The propaganda film Reefer Madness stirred up anti-marijuana hysteria in 1936, so much so that marijuana was prohibited a year later. In 1971, the film was discovered in the Library of Congress archives by NORML (National Organization for the Reform of Marijuana Laws) founder Keith Stroup. He bought a print for less than $300 and distributed the film to college campuses in the coming decades.
Robert Mitchum Gets Pinched
In 1948, actor Robert Mitchum was the first celebrity to be busted for pot. His Los Angeles arrest landed him in jail for 60 days. A half a century later, it was recounted in Curtis Hanson's Oscar-winning L.A. Confidential.
In 1969, Peter Fonda and Dennis Hopper taught Jack Nicholson how to smoke a joint in the famous campfire scene in Easy Rider, cementing their own anti-hero cool and that of a generation of filmmakers.
Bob Marley, Peter Tosh
Reggae legend Bob Marley only lived for 15 years after releasing his first studio album with The Wailers in 1965, but his legend endured for decades beyond through astronomical catalog sales and a constant pot culture presence. In 1976, former Wailer Peter Tosh wrote the ultimate weed anthem, "Legalize It."
Cheech & Chong
In 1978, Cheech & Chong's Up in Smoke, directed by Lou Adler, kicked off the stoner comedy era. Though relations between the standup duo of Tommy Chong and Cheech Marin grew strained for a stint, the two reunited 40 years later for a successful comedy tour.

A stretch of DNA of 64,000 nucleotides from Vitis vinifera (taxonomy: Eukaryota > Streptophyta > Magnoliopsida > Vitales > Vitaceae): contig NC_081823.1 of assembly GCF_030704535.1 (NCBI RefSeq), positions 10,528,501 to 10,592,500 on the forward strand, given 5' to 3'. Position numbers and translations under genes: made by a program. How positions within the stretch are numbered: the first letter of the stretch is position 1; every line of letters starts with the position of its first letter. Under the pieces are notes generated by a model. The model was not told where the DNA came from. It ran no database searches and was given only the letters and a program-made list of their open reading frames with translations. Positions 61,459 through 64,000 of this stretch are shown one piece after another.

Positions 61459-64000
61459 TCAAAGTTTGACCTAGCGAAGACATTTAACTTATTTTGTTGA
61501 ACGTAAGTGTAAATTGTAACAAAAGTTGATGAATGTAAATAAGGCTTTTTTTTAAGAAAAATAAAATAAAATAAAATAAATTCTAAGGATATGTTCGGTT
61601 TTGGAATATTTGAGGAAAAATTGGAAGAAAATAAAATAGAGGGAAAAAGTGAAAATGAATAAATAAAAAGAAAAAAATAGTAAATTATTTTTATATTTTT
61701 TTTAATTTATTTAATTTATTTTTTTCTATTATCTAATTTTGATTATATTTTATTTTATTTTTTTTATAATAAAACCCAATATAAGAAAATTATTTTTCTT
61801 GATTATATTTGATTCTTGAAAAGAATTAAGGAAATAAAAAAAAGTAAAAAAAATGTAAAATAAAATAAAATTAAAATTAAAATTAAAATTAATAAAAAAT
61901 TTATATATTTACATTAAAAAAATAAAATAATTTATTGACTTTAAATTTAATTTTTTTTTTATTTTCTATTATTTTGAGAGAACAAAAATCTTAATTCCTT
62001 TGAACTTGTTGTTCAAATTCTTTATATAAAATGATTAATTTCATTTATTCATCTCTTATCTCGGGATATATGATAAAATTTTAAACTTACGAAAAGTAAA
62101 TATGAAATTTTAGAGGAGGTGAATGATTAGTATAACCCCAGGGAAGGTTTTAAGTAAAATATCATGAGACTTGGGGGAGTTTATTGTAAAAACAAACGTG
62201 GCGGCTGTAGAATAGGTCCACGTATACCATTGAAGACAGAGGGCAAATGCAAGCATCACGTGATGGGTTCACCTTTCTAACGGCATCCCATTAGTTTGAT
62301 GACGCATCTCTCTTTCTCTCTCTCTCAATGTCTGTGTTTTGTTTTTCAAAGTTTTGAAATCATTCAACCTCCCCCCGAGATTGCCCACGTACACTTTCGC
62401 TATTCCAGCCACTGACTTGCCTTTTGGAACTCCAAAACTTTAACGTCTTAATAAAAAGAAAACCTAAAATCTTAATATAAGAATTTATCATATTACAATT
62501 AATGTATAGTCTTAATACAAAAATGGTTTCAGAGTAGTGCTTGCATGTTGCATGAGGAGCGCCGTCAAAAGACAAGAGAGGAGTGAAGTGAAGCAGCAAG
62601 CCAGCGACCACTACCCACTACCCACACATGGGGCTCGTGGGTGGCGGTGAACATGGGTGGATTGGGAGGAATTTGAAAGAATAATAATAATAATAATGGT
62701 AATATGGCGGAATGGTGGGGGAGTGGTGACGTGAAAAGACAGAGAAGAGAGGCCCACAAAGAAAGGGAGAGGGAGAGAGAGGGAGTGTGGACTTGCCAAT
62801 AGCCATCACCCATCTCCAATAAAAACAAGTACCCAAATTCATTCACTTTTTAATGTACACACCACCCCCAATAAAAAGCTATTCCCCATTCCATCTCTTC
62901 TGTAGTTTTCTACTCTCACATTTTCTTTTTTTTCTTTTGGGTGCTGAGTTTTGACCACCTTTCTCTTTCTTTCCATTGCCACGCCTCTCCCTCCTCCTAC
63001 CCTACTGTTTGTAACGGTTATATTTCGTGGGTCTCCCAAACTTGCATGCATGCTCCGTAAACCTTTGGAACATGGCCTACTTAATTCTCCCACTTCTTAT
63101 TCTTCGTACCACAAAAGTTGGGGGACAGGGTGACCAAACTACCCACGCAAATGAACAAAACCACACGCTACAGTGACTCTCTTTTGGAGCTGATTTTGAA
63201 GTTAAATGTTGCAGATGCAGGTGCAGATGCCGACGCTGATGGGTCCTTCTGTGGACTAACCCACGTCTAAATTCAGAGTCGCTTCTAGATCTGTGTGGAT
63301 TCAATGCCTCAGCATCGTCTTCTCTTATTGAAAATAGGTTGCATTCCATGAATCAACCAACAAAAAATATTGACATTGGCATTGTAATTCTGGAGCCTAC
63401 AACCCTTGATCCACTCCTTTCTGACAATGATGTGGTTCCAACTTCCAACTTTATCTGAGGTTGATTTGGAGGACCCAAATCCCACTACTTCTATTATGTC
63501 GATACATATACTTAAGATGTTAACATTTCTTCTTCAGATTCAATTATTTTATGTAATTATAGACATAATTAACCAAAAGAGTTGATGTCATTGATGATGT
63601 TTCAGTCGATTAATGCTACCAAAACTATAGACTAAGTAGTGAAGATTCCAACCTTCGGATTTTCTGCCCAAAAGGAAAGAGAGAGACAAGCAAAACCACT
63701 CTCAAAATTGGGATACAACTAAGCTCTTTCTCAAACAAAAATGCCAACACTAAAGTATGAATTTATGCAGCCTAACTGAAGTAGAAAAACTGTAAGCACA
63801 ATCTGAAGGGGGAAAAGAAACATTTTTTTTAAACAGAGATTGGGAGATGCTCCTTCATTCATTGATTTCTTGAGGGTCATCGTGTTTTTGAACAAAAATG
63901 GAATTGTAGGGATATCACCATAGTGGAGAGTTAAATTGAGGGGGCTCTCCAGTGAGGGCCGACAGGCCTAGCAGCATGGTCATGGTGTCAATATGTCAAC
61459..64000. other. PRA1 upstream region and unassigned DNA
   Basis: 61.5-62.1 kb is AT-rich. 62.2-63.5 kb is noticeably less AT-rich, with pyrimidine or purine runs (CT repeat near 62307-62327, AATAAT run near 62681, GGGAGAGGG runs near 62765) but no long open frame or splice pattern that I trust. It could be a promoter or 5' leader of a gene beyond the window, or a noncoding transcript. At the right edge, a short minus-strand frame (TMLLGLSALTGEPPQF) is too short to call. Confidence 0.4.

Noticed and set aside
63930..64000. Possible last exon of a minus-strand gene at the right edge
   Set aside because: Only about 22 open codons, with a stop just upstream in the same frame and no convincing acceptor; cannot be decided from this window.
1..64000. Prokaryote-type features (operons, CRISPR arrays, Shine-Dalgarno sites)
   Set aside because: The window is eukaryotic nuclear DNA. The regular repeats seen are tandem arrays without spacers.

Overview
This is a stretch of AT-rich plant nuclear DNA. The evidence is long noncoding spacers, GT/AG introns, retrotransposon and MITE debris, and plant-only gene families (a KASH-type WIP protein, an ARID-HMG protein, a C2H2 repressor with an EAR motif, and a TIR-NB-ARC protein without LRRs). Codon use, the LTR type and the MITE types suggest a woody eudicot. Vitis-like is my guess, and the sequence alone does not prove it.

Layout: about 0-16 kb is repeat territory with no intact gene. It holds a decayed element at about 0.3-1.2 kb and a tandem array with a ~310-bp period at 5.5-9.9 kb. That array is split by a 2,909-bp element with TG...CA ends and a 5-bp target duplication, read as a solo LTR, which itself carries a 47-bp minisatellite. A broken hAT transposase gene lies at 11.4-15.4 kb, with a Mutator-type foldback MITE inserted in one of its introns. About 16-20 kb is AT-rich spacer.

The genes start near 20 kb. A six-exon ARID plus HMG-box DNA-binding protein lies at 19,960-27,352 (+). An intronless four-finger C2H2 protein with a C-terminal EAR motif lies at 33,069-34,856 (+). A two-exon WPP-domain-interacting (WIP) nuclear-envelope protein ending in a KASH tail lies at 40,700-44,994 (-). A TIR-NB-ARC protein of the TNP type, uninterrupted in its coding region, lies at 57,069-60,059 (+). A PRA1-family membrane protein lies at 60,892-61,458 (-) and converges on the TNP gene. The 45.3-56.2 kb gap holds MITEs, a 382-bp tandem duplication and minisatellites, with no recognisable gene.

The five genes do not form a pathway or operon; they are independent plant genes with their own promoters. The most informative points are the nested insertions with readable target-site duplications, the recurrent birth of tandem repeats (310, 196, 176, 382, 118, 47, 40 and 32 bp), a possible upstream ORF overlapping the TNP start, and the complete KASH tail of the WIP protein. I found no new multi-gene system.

Paul McCartney Gets Busted
In 1980, Paul McCartney was caught entering Japan with a half-pound of pot. After spending 10 days in jail, the cute Beatle was deported. In February 2012, Sir Paul declared that he gave up toking at the age of 69. "I smoked my share," he told Rolling Stone. "When you’re bringing up a youngster, your sense of responsibility does kick in, if you’re lucky, at some point."
Dr. Dre's The Chronic
In 1992, Dr. Dre's The Chronic album features a weed leaf on its rolling papers-inspired cover and a young rapper named Snoop Dogg. Decades later, rapper Kanye West described the album, named after a popular flavor of marijuana, as "the hip-hop equivalent to Stevie Wonder's Songs in the Key of Life."
Dazed and Confused
Directed by Richard Linklater and featuring a then unknown Matthew McConaughey, the low-budget indie film about the last day of high school in Austin, Texas in 1976 hit theaters in 1993 and instantly birthed a new generation of pot devotees.
The Big Lebowski
In 1998, Jeff Bridges drinks White Russians and smokes pot as the ultimate slacker in the Coen brothers cult classic. Though the absurdist comedy didn't do gangbusters at the box office, it inspired the annual and now traveling Lebowski Fest, a gathering of like-minded fans who dress as their favorite characters and can recite every line.
Harold & Kumar
The first installment of the Harold and Kumar franchise came in 2004 when the atypical stoners went on a late-night White Castle run and hijinks ensued, among them: a random run-in with Neil Patrick Harris, playing a drugs- and sex-obsessed bad boy version of himself. Two more films followed: 2008's Harold & Kumar Escape from Guantanamo Bay and 2011's A Very Harold & Kumar 3D Christmas.
In 2005, Showtime premiered this series about a suburban housewife driven to dealing pot. Eight years later, the topsy turvy world of Nancy Botwin (played by Mary Louise Parker) is still must-see TV for stoners.
In 2011, TV dog Wilfred, played by Australian actor Jason Gann, did bong hits on FX's oddball comedy series costarring Elijah Wood. Season 2 is slated to premiere on June 28.
Who better to judge the best movies of all time than the people who make them? Studio chiefs, Oscar winners and TV royalty all were surveyed as THR publishes its first definitive entertainment-industry ranking of cinema's most superlative. View gallery